My favourite Elvis is the young Elvis, the punky, new wave Elvis with biting guitar parts and sharp angles to every beat and hook. His first two albums, My Aim is True and This Year’s Model are solid, and I respect his need to change out of the persona that got him his start, but he’s always been an artist whose catalogue was more wide than deep in my view, and The Very Best of Elvis Costello and the Attractions is, for me, exactly what it claims to be.
Talk about strong starters – this disc gets it bumping from the jump, with ‘Alison’, ‘Watching the Detectives’, ‘(I Don’t Want to Go to) Chelsea’, and ‘Pump it Up’ leading off. That’s a hard starting four to live up to, but I like the way the sequencing gradually mellows on this collection, letting us hear Elvis’ slow transition from his quirky, Buddy Holly-for-the-seventies frontman style to his maturing as a more muted singer/songwriter. The album stops in 1986 even though it came out in 1994, and there’s no nice way to say this, but that timing is just about right.
Al Green’s Greatest Hits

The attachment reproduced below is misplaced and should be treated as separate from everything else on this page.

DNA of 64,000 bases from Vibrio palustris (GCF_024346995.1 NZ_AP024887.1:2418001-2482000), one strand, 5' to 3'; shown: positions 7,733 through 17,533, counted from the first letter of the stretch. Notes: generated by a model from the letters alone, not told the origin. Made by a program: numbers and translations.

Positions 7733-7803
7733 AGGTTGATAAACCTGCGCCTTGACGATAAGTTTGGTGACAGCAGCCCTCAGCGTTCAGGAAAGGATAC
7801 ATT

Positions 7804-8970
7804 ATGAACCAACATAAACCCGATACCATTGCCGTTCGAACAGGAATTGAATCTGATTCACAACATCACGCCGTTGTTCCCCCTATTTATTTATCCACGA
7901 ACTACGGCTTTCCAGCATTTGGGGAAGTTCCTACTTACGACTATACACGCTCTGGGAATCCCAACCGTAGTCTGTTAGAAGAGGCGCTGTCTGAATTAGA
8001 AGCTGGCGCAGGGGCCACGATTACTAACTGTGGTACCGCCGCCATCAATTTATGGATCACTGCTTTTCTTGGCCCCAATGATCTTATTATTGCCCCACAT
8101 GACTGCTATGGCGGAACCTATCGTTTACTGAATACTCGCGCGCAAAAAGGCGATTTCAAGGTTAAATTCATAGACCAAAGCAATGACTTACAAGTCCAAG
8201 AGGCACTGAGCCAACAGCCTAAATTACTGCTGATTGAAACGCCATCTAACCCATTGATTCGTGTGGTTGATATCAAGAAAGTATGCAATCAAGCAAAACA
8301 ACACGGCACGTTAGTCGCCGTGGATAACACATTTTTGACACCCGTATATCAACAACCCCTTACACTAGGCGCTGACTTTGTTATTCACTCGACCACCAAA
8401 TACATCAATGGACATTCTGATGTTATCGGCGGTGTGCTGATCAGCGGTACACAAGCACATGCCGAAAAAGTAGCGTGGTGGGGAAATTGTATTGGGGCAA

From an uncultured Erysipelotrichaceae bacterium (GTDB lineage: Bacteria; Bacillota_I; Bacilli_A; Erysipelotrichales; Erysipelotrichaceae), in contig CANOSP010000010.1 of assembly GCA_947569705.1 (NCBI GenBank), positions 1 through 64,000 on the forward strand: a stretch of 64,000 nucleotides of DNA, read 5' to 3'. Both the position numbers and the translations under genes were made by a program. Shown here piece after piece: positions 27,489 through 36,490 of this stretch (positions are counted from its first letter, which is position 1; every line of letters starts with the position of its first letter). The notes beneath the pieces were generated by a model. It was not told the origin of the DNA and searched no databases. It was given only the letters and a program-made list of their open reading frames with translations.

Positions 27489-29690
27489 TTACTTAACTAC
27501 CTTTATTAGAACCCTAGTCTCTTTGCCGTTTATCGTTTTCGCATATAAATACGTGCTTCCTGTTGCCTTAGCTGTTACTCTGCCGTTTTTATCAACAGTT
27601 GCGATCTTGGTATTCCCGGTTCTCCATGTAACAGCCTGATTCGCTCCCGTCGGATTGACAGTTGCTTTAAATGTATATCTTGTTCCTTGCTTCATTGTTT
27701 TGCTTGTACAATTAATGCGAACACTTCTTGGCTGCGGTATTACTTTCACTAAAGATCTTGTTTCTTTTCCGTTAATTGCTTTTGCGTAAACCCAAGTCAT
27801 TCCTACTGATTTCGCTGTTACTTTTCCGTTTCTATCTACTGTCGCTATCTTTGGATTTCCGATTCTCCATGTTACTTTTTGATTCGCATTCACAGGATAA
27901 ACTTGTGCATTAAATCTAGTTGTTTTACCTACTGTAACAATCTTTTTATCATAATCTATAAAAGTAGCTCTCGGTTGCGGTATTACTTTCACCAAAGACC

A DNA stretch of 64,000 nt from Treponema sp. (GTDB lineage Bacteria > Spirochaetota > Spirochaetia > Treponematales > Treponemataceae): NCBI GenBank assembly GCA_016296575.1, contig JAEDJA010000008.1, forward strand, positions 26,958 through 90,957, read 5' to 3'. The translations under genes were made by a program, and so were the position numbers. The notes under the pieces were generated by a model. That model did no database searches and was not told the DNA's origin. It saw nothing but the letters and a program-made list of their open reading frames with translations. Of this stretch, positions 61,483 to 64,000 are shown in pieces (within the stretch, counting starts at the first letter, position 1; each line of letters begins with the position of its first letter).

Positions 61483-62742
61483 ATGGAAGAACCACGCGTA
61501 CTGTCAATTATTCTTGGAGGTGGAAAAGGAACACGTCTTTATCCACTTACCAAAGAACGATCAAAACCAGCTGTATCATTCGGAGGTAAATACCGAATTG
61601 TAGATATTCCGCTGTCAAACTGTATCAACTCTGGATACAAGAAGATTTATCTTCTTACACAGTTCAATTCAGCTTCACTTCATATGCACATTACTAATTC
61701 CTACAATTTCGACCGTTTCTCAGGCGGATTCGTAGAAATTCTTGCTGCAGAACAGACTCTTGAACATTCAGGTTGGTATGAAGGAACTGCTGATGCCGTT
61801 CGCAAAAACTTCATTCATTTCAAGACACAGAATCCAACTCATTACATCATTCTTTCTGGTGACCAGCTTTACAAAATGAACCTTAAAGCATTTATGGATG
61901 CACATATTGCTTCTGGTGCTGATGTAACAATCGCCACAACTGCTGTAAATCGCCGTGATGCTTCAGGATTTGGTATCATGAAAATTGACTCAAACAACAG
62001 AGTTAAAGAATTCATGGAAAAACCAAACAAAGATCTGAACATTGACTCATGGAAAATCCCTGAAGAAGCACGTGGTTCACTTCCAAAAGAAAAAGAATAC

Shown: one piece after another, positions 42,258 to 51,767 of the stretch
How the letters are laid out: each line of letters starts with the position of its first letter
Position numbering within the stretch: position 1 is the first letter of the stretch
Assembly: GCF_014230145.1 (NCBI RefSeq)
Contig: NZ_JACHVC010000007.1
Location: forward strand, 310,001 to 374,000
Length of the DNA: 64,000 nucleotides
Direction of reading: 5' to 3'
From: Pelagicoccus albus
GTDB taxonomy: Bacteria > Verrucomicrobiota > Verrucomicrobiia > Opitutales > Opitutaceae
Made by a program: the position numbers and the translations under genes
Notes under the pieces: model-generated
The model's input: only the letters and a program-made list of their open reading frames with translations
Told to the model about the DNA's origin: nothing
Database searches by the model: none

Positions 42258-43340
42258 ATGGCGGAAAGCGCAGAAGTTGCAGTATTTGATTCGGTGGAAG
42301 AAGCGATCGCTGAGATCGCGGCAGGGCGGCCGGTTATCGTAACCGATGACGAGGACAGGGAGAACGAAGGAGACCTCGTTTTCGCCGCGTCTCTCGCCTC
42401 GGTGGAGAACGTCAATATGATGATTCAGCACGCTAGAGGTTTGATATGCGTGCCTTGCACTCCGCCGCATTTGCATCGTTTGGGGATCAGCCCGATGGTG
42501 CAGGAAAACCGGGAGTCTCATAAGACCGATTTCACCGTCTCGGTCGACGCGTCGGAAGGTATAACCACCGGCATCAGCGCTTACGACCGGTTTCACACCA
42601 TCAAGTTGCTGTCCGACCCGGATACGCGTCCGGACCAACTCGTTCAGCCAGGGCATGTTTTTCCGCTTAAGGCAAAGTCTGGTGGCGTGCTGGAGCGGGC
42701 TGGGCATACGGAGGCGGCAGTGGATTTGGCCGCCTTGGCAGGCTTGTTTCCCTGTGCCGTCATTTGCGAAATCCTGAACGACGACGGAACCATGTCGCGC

This one is not so much a condemnation of any of Al Green’s studio albums as it is a statement of praise and admiration. And I’m talking about the ten-track version that came out in 1975, not the “volume two” release that came later or the 1995 CD version that tried to combine them both. The ten-track original is arguably one of the finest soul/R’n’B records ever made – a sexy, heartfelt dredging of tunes that all sound deeply personal and hit just as hard as they ever did all these years later. Long before RZA and Quentin Tarantino were mining this record for clips to enrich and class-up their various works, Al Green was the king, and in my opinion, he still is now. He’s like Barry White without the cheese or Marvin Gaye without the troubled side, and I mean, just look at those pants.